Does Agile Work Because We are Optimistic?

I read the Business Week opening remarks, How Optimism Strengthens Economies.  See this quote at the end:

the group of people who turn out to be most accurate about predicting how long it will take to complete tasks—and how likely they are to succeed—are the clinically depressed. Optimists underestimate how difficult it will be to succeed. But that self-deception is precisely what makes them willing to take more risks and invest in a better future, while the pessimists slouch toward self-fulfilling failure. 

Pessimistic people are more accurate with their estimation. Optimists underestimate. Their optimism allows them to take more risks and innovate. Which kind of person are you? (I’m both, in different circumstances.)

That got me thinking about why agile works.

Agile and lean (I’m using agile as shorthand for both) help us make progress in small chunks. That creates hope and optimism in the project team. When the project team demos or releases to other people, they trust the team and a become hopeful and optimistic.

We know from The Progress Principle: Using Small Wins to Ignite Joy, Engagement, and Creativity at Work that the more we make progress with small wins, the better we feel and the more likely we are to make more progress. That leads to hope and optimism.

Is this why agile works? Because we can make progress daily?

It’s not the only reason. We also need feedback. When we provide demos to other people, as often as possible, we build trust. With trust comes the possibility of better connection and feedback.

We get feature-itis because we’re no longer in requirements hell. Other people can see that a project team can deliver. That leads to optimism and hope in the organization. (I’m differentiating the two, because they are different. See my review of Seligman’s book.) With hope, people can rise to many occasions. Without hope? I bet you’ve been there on a project. It isn’t pretty.

Agile is not for everyone. Agile approaches? Yes. Completing small chunks of work and showing it to other people? You can do that with deliverable-based planning, building incrementally, and iterative approaches to replanning. If you want a name for that approach, it’s called staged delivery or design to schedule.

If you’re doing agile well, you’re delivering new small features into the code base every day or every other day. That helps you feel as if you’re making progress. When you feel as if you’re making progress, you can be more optimistic or hopeful. That helps you see new possibilities.

I would rather work in a hopeful way, making progress on a project, than feel as if I’m dragging. What about you?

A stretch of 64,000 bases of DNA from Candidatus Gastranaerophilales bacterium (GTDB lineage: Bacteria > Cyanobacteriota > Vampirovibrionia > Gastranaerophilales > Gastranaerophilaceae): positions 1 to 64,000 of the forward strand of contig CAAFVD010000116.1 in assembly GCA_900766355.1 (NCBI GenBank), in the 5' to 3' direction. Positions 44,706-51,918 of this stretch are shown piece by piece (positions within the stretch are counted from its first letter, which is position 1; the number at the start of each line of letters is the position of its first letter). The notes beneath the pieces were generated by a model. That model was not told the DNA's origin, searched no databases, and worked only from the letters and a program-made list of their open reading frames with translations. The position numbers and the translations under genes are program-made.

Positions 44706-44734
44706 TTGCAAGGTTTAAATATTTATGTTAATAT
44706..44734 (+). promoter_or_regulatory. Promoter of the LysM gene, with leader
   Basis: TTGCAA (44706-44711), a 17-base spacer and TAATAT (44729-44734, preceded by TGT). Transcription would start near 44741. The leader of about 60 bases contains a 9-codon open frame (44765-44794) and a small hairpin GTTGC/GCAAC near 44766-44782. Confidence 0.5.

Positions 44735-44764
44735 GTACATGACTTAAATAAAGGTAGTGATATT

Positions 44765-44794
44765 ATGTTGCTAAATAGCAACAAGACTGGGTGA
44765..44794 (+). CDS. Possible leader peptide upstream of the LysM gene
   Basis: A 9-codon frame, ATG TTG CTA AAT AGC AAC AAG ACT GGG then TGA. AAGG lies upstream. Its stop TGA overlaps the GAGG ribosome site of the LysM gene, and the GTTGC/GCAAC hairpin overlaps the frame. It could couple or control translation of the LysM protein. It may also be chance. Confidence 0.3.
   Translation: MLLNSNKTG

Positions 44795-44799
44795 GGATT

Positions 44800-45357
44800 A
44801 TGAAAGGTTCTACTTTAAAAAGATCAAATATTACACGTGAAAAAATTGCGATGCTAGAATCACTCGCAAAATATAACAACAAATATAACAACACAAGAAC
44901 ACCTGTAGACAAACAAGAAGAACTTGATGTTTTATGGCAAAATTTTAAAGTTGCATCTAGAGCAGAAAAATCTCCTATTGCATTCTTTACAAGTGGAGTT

So, agile might increase optimism, which allows us to make more progress and innovate. Agile done well brings joy to our work.

People are always asking my why agile works, or to prove it works. I can’t prove anything.

I have said that in my experience, when people work in an agile way, they are more productive and more effective. Now I wonder if this is because they are optimistic and hopeful about their work.

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4 Comments

  1. jim ward

    I wonder how much Parkinson’s Law contributes to more accurate estimates by pessimists. I find that employing PERT estimating counters overly optimistic estimates.

    Reply
    • johanna

      Jim, good question re Parkinson’s Law. I can imagine a pessimist saying in an Eeyore voice, “I thought it would take this long. Things happen. I don’t need to speed up. It will just take this long.” (Kind of cynical of me, eh?)

      For my readers who don’t know about PERT estimation, that’s where you provide 3 possible estimates for work: possible, likely, and pessimistic. I have pointers on that in Manage It! Your Guide to Modern, Pragmatic Project Management, and in Essays on Estimation.

      Reply
  2. Walter Underwood

    Years ago, Jim March (Prof. James G. March, Stanford), gave a talk at HP. One of the many interesting points was how managers have skewed views of success, and how that is important to overall progress.

    I’ll try to summarize the argument. Successful people are successful because of a mix of chance and skill. They mostly attribute this to skill. Successful people are promoted. They have an unreasonable estimate of the likelihood of success because they have been accidentally successful. They make risky decisions. This is good, because if they only made conservative decisions, society would never explore the high-risk options.

    Look around, and you’ll see a lot of people who have luckily been on big, successful projects and have advanced until the luck ran out. Also, I know one great engineer who was on five straight canceled projects.

    This paper doesn’t make that point directly, but you might read it with that thought in mind:

    https://hec.unil.ch/docs/files/83/655/march_shapira_1987_managerial_perspectives_on_risk_and_risk_taking.pdf

    So, when things are going well, don’t trust your estimates.

    Reply
    • johanna

      Walter, how funny:

      when things are going well, don’t trust your estimates.

      Hehe.

      Reply

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